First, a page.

August 25, 2006 8:04 AM   Subscribe

You know when you get on a plane and you watch the performance about how to put on a life-jacket? What was the most recent instance of a life-jacket saving the life of someone travelling on a scheduled flight?
posted by londongeezer to Travel & Transportation (13 answers total) 1 user marked this as a favorite
can't tell you most recent. but the on board life preservers saved the lives of several passengers on Air Florida flight 90 when it hit the 14th Street bridge over the Potomac in Virginia in January 1982.
posted by crush-onastick at 8:15 AM on August 25, 2006

Possibly this Ethiopian Airlines crash.
posted by pieoverdone at 8:16 AM on August 25, 2006

From AirSafe this appears to be the most recent deep water crash with survivors:
6 August 2005; Tuninter ATR72; near Palermo, Italy: The aircraft was on an unscheduled international flight from Bari, Italy to Djerba, Tunisia when the aircraft reportedly developed engine trouble. The crew ditched the aircraft off the coast of Palermo. The aircraft had been on a scheduled domestic flight from Kish Island in the Persian Gulf. Two of the four crew members and 14 of the 35 passengers were killed.
posted by caddis at 8:42 AM on August 25, 2006

This source says some of the passengers were not wearing life vests, implying most of the rest were.
posted by caddis at 8:48 AM on August 25, 2006

This is not recent, but since you've got a lot of answers, here's an especially prominent incident of a passenger jet that went down on the high seas: ALM DC-9, 1970 in the Atlantic Ocean. It's covered nicely in Macarthur Job's Air Disaster book series.
posted by hodyoaten at 9:45 AM on August 25, 2006

Just for the record, from that forum earlier, this is basically why there are life jackets on airplanes:

"Many airport runways are built on water and there have been many survivable incidents where an airplane ended up either fully or partially in the water near an airport. Not everyone can swim it would be a pity for people to die needlessly so close to shore."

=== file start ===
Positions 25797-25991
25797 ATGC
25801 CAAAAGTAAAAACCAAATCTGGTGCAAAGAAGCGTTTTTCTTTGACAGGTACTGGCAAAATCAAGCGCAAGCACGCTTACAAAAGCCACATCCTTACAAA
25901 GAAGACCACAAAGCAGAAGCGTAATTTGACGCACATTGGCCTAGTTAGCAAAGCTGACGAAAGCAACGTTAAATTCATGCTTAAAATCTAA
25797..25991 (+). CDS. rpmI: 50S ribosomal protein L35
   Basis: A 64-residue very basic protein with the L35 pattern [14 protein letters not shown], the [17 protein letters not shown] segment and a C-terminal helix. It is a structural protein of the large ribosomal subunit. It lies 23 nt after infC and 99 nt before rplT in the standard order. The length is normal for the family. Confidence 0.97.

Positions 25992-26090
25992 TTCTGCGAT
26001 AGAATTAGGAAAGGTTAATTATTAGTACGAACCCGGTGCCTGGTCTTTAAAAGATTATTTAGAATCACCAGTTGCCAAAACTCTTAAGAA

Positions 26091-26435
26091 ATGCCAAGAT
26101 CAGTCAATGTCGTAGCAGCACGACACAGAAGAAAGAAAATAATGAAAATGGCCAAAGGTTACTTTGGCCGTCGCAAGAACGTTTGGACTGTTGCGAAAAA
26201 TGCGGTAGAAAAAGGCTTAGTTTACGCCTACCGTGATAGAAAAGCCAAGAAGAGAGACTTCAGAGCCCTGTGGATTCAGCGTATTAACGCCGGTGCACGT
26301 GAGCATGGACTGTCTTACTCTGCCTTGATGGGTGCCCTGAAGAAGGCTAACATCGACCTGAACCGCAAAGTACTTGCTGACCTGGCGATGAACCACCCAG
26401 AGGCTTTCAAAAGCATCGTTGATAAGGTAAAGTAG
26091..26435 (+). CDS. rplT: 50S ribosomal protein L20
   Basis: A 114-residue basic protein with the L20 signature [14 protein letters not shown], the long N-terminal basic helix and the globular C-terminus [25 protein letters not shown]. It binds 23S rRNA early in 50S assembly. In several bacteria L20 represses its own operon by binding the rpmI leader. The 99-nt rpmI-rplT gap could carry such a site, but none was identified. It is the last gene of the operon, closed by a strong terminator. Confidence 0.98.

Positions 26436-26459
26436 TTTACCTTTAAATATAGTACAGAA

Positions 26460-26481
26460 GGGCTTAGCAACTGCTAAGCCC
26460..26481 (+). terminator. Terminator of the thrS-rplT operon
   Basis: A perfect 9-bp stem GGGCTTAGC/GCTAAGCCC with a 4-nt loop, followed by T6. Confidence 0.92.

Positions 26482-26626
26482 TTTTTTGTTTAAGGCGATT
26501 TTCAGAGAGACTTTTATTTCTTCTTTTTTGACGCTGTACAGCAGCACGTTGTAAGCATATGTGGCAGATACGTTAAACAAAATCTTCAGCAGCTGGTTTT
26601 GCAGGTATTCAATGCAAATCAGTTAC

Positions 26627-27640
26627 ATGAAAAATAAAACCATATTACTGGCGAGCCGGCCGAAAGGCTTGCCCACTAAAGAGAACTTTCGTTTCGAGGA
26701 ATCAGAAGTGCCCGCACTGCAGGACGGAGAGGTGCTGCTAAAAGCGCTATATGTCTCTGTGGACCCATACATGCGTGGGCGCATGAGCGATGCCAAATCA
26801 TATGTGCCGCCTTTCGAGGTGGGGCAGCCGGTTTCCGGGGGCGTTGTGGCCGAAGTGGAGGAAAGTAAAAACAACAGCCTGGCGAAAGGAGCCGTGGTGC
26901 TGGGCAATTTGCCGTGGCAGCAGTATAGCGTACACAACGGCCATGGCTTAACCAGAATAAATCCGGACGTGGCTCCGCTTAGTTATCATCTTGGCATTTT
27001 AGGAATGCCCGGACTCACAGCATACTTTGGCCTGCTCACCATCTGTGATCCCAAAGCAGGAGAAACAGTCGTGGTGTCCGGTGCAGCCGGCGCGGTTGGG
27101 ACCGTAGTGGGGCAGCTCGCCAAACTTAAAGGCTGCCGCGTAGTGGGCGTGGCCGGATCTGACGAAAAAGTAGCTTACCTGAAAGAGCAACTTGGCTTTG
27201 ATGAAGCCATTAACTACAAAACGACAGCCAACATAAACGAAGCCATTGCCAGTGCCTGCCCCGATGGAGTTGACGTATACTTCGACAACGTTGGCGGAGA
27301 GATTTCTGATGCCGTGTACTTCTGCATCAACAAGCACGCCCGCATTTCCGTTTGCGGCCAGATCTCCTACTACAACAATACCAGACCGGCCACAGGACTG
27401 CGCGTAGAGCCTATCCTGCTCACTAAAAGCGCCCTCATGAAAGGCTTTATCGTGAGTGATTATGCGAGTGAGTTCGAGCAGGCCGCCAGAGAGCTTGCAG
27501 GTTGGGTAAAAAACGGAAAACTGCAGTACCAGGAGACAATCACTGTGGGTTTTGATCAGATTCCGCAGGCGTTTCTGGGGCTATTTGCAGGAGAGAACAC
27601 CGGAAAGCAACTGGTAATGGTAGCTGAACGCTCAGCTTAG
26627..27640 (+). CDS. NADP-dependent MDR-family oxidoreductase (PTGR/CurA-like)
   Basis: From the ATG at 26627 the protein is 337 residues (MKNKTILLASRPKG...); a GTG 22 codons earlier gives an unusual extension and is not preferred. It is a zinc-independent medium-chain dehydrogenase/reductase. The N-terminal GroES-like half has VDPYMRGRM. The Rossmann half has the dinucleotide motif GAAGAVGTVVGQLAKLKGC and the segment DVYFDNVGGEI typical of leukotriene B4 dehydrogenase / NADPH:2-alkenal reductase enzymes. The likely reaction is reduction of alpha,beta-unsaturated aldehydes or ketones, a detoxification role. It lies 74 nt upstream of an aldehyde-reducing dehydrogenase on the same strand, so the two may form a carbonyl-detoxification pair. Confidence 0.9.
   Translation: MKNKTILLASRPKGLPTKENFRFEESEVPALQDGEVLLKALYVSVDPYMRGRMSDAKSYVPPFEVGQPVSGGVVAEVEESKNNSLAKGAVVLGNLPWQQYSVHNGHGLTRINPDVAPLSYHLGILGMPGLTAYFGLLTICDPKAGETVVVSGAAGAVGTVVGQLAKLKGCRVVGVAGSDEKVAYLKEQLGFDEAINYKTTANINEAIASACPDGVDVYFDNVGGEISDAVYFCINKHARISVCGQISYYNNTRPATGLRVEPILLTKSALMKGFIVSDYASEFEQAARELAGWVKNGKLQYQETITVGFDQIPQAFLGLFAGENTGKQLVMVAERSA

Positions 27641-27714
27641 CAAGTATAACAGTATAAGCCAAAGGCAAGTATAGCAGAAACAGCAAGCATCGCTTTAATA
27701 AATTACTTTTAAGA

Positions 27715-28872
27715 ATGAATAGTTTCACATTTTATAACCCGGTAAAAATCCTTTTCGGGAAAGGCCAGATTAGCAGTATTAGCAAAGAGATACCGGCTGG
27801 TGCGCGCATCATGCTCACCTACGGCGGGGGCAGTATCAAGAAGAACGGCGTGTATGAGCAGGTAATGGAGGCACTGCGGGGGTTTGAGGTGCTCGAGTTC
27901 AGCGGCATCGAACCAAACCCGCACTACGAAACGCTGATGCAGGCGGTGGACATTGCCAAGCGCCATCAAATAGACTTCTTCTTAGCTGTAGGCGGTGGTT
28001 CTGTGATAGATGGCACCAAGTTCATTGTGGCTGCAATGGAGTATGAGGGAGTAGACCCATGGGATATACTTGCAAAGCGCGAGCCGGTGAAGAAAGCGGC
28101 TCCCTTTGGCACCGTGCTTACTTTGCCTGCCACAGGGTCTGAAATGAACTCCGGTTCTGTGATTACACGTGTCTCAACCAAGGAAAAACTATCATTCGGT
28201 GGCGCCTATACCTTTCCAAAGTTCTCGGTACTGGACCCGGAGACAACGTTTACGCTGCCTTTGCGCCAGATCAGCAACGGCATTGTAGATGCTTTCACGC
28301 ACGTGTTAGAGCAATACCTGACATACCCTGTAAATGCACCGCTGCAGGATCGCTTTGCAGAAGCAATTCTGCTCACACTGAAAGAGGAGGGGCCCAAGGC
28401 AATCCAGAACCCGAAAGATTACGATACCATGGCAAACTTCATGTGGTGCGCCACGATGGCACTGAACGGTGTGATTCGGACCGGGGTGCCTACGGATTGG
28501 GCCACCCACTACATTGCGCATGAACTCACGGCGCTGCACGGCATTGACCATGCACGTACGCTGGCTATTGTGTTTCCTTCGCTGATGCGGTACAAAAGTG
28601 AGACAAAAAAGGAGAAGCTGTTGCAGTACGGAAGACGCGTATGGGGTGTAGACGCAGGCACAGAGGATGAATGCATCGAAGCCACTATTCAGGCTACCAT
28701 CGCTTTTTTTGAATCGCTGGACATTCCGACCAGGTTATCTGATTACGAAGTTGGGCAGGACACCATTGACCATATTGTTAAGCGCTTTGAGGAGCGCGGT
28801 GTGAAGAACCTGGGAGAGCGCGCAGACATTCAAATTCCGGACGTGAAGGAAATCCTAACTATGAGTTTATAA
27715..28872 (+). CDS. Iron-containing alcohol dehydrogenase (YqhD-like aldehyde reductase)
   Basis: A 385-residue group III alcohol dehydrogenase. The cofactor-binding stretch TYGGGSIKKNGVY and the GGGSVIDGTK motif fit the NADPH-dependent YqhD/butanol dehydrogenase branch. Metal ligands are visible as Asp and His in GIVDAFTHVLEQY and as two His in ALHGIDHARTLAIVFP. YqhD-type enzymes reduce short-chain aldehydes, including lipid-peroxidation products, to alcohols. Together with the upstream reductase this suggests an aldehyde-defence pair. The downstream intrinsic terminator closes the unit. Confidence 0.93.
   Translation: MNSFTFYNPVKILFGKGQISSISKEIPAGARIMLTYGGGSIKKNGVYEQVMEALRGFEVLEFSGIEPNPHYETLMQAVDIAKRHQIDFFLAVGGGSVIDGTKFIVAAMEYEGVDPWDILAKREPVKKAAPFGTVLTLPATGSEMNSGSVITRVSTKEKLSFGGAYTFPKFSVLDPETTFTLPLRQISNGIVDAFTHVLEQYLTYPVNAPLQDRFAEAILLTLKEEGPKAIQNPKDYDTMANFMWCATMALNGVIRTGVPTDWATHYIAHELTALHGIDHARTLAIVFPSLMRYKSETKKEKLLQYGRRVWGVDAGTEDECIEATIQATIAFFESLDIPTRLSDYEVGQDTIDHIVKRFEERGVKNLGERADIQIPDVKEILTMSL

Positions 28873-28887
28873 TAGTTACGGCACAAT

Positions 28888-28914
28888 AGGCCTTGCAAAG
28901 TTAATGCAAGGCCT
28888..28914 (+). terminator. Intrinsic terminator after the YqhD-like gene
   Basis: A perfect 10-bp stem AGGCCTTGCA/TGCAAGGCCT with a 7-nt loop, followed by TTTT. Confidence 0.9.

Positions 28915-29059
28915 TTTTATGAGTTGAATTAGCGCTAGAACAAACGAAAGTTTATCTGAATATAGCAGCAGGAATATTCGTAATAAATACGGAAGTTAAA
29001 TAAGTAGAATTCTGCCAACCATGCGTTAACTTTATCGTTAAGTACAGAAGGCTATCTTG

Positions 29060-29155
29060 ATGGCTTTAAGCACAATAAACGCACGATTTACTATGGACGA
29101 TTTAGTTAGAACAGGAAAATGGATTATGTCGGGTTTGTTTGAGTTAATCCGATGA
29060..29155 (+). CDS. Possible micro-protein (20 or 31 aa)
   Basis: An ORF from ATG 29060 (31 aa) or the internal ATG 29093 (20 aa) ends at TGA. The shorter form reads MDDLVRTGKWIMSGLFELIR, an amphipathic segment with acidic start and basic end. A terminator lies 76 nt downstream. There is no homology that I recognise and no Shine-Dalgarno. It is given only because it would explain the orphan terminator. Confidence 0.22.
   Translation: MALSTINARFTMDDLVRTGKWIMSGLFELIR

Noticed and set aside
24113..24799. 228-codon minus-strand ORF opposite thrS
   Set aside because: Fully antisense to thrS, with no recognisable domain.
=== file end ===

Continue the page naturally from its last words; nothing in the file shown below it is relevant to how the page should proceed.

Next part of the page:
Airplanes sliding off the runway into water (or undershooting the runway and landing in it) are a _relatively_ common occurrence.
posted by autojack at 9:55 AM on August 25, 2006

Wikipedia's water landing article is very good.
posted by cillit bang at 11:12 AM on August 25, 2006

As I've mentioned before, I had family members on a plane that slid off the end of the LaGuardia runway. According to the accident report, life jackets were not provided for the passengers, who had to use thier seat cushions for flotation. I believe the rules have changed since then.
posted by MrMoonPie at 11:18 AM on August 25, 2006

Thanks everyone. I take the sliding off runways into water point. As far as I can tell, there doesn't seem to be a great deal of a rationale when there's no water around the airport to slide off into.
posted by londongeezer at 3:46 AM on August 26, 2006

As far as I can tell, there doesn't seem to be a great deal of a rationale when there's no water around the airport to slide off into.

It sounds to me like you came to this thread without an open mind and you were basically looking for people to confirm your idea that these things are worthless. There have been instances where the plane has ditched into water - the accident I cited above, plus those in the wikipedia article and perhaps more. Add to that the sliding off the end of the runway issue. Should all those lives have been sacrificed? It's not common, but they do save lives. Why the hate for life vests?
posted by caddis at 7:34 AM on August 26, 2006

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